US investors ignore Obama victory
Markets were in no mood to celebrate Barack Obama’s victory yesterday, with concerns about the “fiscal cliff” in the US at the forefront of investors’ minds once more.
In Europe, the European Commission provided its own dampener by cutting its forecasts for economic growth in the euro zone.
The Commission is now expecting 0.1 per cent expansion next year, down from an earlier prediction of 1 per cent. Crucially, it cut Germany’s growth forecast from 1.7 per cent to 0.8 per cent, helping to punish the euro against the dollar.
The Irish market held up reasonably well in the circumstances, although a 3.37 per cent drop in CRH, from €15.005 to €14.50, added to external pressure. The market was down 1.46 per cent at the close.
CRH, which is due to update the market next Tuesday, suffered after Holcim, its Swiss peer, missed analysts’ expectations and was also hit by lacklustre news from the Polish construction market.
Glanbia had a positive day after telling investors its results would be at the higher end of expectations. The food group closed 15 cent stronger at €7.85.
Smurfit Kappa also provided some good news, posting earnings ahead of expectations. The stock lost some momentum however after five directors, including group chief executive Gary McGann and chief operations officer Tony Smurfit, exercised share options and then sold the shares at a profit. Mr Smurfit also bought a block of 50,000 shares at €8.44, while the stock closed 24 cent weaker at €8.30.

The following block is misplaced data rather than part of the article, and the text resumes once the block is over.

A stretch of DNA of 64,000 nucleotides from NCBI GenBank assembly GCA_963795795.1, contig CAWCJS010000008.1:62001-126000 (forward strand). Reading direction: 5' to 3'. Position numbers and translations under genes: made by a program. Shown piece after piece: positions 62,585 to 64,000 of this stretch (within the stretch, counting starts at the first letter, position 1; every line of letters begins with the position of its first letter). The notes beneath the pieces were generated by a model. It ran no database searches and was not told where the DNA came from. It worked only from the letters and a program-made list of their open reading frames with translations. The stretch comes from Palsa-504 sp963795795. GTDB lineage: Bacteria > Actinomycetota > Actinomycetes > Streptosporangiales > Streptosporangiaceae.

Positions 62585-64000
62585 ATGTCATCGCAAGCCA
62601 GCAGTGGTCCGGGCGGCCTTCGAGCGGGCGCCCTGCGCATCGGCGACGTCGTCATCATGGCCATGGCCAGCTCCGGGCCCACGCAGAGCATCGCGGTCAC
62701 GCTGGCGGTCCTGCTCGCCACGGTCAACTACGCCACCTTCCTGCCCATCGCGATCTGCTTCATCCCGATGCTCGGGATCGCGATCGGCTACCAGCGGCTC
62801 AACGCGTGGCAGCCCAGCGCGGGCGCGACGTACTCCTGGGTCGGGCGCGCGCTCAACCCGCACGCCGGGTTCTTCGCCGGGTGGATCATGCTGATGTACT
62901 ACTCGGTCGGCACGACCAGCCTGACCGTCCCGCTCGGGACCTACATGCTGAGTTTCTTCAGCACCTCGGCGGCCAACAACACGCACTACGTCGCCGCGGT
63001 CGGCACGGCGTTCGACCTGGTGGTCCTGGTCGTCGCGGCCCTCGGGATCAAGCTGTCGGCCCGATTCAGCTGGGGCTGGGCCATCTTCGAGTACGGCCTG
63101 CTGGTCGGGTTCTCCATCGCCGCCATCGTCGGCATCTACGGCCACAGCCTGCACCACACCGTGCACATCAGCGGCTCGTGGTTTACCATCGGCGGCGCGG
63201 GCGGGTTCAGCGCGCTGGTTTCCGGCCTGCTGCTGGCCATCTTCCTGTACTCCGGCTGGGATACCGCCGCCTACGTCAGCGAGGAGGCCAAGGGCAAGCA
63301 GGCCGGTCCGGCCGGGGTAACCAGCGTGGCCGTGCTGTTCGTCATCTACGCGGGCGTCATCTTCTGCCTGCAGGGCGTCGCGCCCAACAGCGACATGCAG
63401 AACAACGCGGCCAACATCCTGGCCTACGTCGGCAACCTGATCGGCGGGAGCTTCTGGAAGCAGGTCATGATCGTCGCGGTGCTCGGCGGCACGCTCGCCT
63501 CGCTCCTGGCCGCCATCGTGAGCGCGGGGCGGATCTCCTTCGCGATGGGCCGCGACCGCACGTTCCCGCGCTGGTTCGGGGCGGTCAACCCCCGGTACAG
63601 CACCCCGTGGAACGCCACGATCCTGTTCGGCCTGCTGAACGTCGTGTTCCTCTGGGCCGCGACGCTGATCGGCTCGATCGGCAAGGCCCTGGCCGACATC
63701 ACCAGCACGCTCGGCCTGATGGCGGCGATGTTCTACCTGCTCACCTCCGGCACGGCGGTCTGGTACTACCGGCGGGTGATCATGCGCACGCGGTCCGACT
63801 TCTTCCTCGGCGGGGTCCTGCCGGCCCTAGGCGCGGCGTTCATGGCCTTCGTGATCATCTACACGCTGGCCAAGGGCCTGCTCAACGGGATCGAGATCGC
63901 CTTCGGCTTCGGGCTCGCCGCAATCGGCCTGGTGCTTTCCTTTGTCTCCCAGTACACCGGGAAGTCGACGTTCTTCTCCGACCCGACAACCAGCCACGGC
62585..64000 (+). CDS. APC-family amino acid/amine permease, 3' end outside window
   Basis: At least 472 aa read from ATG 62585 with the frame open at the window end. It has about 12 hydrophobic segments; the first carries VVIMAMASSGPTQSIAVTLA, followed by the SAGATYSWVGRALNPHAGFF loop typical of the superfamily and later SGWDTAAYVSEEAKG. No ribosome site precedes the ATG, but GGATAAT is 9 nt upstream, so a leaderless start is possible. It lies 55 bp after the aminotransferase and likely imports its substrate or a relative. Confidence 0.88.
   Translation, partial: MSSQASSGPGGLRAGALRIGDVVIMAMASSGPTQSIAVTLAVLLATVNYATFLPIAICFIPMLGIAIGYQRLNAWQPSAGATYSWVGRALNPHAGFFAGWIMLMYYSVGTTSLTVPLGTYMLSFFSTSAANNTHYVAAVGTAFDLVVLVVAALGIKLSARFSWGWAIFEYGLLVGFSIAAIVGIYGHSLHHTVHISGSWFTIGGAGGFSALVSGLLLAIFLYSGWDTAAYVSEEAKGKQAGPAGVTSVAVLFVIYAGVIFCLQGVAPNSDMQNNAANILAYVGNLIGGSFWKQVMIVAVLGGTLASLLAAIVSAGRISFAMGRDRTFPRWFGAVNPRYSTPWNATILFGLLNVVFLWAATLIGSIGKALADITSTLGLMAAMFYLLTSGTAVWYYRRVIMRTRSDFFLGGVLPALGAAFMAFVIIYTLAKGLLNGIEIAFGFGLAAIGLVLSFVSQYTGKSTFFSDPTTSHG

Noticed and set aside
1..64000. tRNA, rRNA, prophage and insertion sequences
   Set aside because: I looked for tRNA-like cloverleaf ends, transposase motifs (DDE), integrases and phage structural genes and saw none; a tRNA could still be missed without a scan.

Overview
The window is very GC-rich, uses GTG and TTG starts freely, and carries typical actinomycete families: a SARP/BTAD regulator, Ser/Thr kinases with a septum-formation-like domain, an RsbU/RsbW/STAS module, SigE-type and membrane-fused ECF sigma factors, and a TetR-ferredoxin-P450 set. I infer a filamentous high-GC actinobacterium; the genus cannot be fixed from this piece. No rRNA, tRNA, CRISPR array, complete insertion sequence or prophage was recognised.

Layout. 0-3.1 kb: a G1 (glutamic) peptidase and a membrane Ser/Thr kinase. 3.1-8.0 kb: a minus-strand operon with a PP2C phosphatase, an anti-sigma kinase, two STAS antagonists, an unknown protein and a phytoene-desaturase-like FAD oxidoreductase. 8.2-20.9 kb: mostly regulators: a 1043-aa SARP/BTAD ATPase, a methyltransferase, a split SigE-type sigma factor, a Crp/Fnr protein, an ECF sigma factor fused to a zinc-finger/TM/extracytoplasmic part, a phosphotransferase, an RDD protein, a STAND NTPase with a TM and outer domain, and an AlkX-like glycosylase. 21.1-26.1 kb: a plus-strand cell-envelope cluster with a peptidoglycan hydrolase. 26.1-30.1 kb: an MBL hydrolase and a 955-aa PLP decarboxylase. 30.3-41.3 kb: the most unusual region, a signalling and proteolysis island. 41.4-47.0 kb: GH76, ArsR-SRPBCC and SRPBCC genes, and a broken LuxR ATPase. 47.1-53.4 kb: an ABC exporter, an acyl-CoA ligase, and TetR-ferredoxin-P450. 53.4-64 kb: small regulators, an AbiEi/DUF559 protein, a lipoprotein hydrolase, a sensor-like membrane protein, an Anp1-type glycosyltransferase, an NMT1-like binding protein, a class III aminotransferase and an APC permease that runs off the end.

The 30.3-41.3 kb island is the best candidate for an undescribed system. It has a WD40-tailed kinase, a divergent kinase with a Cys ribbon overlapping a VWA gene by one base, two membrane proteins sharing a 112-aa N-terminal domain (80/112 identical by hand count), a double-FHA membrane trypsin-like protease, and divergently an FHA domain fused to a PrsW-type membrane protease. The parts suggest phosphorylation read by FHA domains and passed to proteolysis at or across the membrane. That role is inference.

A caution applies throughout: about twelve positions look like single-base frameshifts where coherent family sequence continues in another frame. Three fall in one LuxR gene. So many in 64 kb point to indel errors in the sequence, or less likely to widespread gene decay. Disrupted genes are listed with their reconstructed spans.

Aer Lingus weakened along with its European sector, despite reporting a strong third quarter. Shares in the airline, which remains a Ryanair takeover target, closed 1.5 cent weaker at €1.095.
Ryanair was solid amid the general gloom, continuing to win friends after Tuesday’s positive numbers. Its shares outperformed the market, adding 0.14 per cent to finish at €4.90.
C&C was busy as it added 1 cent to reach €3.90.
UK stocks were also hit by the European Commission’s weaker economic outlook and by concerns about the fiscal cliff.
Randgold Resources led a sell-off by mining companies, tumbling more than 6 per cent. Xstrata and Anglo American both lost at least 2 per cent.
The benchmark FTSE 100 declined 93.27 points, or 1.6 per cent, to 5,791.63 at the close as all but eight companies dropped.
European stocks in general fell the most in two weeks, although there were some notable exceptions. In France, BNP Paribas jumped 1.1 per cent after third-quarter net income more than doubled. Hochtief meanwhile advanced 3.1 per cent after reiterating full-year profit targets.
The Stoxx Europe 600 Index declined 1.4 per cent to 271.04 at the close of trading, erasing an earlier gain of as much as 0.7 per cent. The benchmark gauge has still rallied 16 per cent from this year’s low on June 4th as central banks around the world reduced borrowing costs and expanded stimulus programs.
“Worries about the state of the European economy are weighing on sentiment,” said Markus Wallner, an equity strategist at Commerzbank in Frankfurt.
US stocks slid, sending the Dow Jones Industrial Average to its biggest drop in a year, oil sank and treasuries surged the most in five months as President Barack Obama’s re-election set up a budget showdown with the Republican-controlled House.
The Dow tumbled 312.95 points, to 12,932.73 for its worst drop since November 9th, 2011. The Standard and Poor’s 500 Index, which is up 64 per cent since Mr Obama took office in 2009, lost 2.4 per cent to 1,394.53, its lowest level since August. – (Additional reporting – Reuters, Bloomberg)